Sunday, December 30, 2007

Bill Connelly’s Best of 2007

Our friend Bill Connelly of tried to list his ten favorite albums of the year for us. He succeeded (sort of).

Honorable Mention...
-- Feist, The Reminder: I have no idea why I like this album. It's quirky and strange, which means a year from now it will either be my #1 of 2007, or my #40...depending on how it grows on me.

-- Kanye West, Graduation: It's hard to consistently like Kanye West as a person (though I obviously feel for him right now after the loss of his mother), but each album of his gets a little more mature and well-rounded than the one before. While there's no one song as good as Late Registration's "Gone", there's a lot of good stuff here.

-- Arcade Fire, Neon Bible. I think this album's biggest flaw is that it came out a while ago, and I've begun taking it for granted.

-- Talib Kweli, Eardrum. A little too long, with a little too much filler, but nobody has more to say (and says it better) than Kweli.

-- The White Stripes, Icky Thump. I get tired of people worshipping everything Jack White does (though his cameo in Walk Hard gives me an entirely new appreciation of all things White), but I liked this album way more than I intended to. It's so unbelievably weird and listenable...and "Conquest" is one of the greatest covers I've ever heard.


10. Common, Finding Forever. After the overwhelming uniqueness of 2002's Electric Circus, Com's last two albums have felt underwhelming in the creativity department. But as far as lyrics and themes and hooks go, this is as good as anything he's done.

9. Ben Harper & The Innocent Criminals, Lifeline. This one has grown on me significantly from when I first heard it. It's far less spread out and intense than the typical BH&IC album, but there's a warmness to the songs and the sound, and I've warmed to it in the last couple of months.

8. Rilo Kiley, Under the Blacklight. This is by far the least lyrically-creative album Jenny Lewis has ever made, and maddening songs like "Smoke Detector" and "15" simultaneously make me gag and nod my head. But any album with "Silver Lining" on it is going to make my Top 10. What an unbelievable song.

7. Okkervil River, The Stage Names. One of my two best discoveries of the year. I got it on a whim, and it knocked me out. "Unless It's Kicks" is possibly my favorite pure rock song of the year.

6. Jay-Z, American Gangster. This album reminds me of all the reasons Jay-Z frustrates me so much. The self-professed greatest MC of all-time is mediocre at best when he has nothing to write about. But when he finds his inspiration (in this case, a Denzel Washington film), he knocks out every song.

5. Wilco, Sky Blue Sky. Like Ben Harper's album, this one disappointed me at first simply because my expectations were so high. But every time I listened to the album, a new song reached 5-star status on my iPod. "Side with the Seeds" has my favorite guitar solo of the year, and "On and On and On" breaks my heart.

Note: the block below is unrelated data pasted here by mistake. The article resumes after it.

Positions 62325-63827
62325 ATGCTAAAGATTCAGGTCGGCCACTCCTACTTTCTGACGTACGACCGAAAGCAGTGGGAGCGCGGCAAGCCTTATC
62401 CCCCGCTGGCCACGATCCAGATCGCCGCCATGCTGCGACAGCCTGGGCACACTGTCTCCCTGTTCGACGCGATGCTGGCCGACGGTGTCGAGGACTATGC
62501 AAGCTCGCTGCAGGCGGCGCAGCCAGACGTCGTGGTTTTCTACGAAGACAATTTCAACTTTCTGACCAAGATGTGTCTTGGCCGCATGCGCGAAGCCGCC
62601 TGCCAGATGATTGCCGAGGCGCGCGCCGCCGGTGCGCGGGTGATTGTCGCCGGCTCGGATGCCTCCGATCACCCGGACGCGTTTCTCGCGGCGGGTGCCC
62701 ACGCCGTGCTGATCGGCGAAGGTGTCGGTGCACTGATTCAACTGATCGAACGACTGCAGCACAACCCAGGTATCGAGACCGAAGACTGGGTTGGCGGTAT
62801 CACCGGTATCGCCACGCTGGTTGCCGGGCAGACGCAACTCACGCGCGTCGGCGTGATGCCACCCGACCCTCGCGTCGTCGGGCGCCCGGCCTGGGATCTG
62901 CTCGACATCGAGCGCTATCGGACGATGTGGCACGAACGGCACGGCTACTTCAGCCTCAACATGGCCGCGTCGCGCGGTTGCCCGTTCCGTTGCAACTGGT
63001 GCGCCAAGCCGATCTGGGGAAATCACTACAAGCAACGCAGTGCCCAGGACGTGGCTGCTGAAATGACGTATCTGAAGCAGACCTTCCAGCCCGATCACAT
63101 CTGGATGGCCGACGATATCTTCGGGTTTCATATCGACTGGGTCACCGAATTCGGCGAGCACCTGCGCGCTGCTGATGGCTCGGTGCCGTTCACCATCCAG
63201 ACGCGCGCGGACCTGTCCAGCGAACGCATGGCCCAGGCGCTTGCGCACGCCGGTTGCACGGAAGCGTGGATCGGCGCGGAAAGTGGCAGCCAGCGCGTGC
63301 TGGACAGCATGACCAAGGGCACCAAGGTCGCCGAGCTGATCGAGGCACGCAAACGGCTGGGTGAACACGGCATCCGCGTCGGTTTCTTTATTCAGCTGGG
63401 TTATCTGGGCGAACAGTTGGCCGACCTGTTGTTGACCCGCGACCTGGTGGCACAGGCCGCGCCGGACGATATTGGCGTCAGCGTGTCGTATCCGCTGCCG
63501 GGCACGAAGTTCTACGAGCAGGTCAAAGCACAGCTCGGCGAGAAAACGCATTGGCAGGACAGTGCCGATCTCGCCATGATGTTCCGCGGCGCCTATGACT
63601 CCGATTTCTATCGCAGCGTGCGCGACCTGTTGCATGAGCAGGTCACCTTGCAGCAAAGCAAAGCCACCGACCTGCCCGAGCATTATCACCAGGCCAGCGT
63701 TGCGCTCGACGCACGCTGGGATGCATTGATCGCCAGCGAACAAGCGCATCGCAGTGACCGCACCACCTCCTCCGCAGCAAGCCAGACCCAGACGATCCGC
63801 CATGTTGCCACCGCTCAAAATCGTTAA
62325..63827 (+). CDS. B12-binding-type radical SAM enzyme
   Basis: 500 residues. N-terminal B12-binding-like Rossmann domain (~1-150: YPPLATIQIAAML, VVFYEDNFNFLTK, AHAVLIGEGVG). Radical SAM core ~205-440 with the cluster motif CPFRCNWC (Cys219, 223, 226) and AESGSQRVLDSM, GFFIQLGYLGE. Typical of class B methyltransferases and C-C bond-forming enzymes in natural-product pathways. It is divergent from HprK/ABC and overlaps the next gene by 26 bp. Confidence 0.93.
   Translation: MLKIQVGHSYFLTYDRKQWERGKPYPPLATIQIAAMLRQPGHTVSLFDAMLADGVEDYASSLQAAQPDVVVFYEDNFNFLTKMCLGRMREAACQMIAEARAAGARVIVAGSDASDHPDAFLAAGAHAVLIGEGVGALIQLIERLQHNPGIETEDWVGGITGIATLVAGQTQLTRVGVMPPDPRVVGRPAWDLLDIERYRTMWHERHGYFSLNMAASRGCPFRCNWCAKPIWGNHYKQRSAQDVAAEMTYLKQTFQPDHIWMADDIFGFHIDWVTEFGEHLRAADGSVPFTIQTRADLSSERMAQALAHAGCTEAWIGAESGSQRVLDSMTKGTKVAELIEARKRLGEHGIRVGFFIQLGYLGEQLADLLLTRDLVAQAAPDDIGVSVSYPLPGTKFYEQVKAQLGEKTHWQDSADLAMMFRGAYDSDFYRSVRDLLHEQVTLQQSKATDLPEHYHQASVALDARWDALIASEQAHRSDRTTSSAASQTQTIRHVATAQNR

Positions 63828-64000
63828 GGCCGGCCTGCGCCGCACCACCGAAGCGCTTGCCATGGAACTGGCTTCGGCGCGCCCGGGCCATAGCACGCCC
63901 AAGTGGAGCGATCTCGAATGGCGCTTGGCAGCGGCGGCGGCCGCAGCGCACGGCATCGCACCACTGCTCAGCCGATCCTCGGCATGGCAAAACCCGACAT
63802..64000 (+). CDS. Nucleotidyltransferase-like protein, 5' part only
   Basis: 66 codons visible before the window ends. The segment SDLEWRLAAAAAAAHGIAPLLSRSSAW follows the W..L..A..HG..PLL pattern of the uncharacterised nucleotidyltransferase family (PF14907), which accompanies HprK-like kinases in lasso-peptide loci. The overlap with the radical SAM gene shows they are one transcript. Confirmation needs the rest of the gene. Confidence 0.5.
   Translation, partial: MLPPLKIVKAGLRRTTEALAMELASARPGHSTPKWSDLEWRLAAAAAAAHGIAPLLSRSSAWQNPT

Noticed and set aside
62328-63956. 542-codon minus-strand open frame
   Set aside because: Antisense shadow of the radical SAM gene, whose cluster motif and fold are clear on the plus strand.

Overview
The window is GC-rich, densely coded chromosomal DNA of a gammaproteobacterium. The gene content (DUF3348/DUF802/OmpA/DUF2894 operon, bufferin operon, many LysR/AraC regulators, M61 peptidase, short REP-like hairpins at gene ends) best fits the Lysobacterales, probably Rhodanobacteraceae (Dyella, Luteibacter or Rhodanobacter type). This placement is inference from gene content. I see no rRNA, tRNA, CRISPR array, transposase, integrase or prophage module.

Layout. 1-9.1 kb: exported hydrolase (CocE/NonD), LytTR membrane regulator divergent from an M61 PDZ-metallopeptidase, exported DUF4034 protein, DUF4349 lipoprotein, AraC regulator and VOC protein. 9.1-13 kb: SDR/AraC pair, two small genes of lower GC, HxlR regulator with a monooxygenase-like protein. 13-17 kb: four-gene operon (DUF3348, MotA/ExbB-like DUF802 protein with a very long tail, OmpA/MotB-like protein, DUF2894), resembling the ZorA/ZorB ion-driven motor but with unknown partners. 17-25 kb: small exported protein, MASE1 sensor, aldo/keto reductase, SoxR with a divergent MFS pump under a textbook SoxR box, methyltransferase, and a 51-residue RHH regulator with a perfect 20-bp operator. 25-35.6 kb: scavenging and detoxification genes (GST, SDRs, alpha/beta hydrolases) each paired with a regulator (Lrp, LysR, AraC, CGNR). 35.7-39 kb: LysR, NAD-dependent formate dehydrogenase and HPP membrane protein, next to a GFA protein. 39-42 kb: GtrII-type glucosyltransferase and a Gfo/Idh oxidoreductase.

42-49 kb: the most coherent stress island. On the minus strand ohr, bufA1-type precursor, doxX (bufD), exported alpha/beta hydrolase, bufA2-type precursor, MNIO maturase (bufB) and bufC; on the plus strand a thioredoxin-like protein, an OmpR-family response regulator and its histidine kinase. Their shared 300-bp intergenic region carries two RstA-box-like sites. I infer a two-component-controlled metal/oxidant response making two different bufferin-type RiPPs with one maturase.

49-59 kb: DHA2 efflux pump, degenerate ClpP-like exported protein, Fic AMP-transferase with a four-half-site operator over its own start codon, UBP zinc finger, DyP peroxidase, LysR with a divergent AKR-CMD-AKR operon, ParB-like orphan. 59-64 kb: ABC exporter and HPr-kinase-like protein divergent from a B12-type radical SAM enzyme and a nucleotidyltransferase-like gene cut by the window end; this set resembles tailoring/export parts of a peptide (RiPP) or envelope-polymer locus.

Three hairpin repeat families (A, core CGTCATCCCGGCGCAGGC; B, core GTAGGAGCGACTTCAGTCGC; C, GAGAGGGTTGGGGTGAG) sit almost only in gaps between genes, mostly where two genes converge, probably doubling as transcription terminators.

4. Radiohead, In Rainbows. I'm penalizing this one simply because I haven't had as much time to soak it in as the others at the top of this list. In Rainbows doesn't crush me emotionally like OK Computer or The Bends did, and it's more thematically laid back than a lot of the Radiohead discography, but...the melodies are just so good. So, so good. This could end up a spot or two higher on my list once I've listened to it a few more times.

3. Bruce Springsteen & the E-Street Band, Magic. I just cannot figure out which Magic song is my favorite. Sometimes it's "You'll Be Coming Down", sometimes "Long Walk Home", sometimes "Radio Nowhere". It's comforting to know that your heroes can still wow you.

2. Ted Leo & the Pharmacists, Living with the Living. When I found out that I was going to Lollapalooza for the second straight year, I checked out the lineup and tried to figure out which Lolla bands were on eMusic (I had some downloads to kill before the trip to Chicago). Ted Leo & the Pharma showed up in the eMusic catalog, so I checked them out...I really liked what I heard in songs like "Who Do You Love?" and "CIA". After seeing them live, I listened to LWTL again and liked it infinitely more. I love bands that change your perceptions in 60 minutes or less.

1. Amy Winehouse, Back to Black. You don't know how much it irks me that I'm putting her at #1 (I don't enjoy celebrating people with so many self-induced issues), but...this is simply the best album of the year, and there's no way around it. It's derivative of the Ronettes and all those '60s R&B groups, but enough time has passed, I guess, to make this album sound fresh and exciting. And while her live performances are, to be kind, unsteady and unpredictable, this album--with the great Dap-Kings serving as backing band--caught lightning in a bottle.

Feel free to mock me as much as you so choose...

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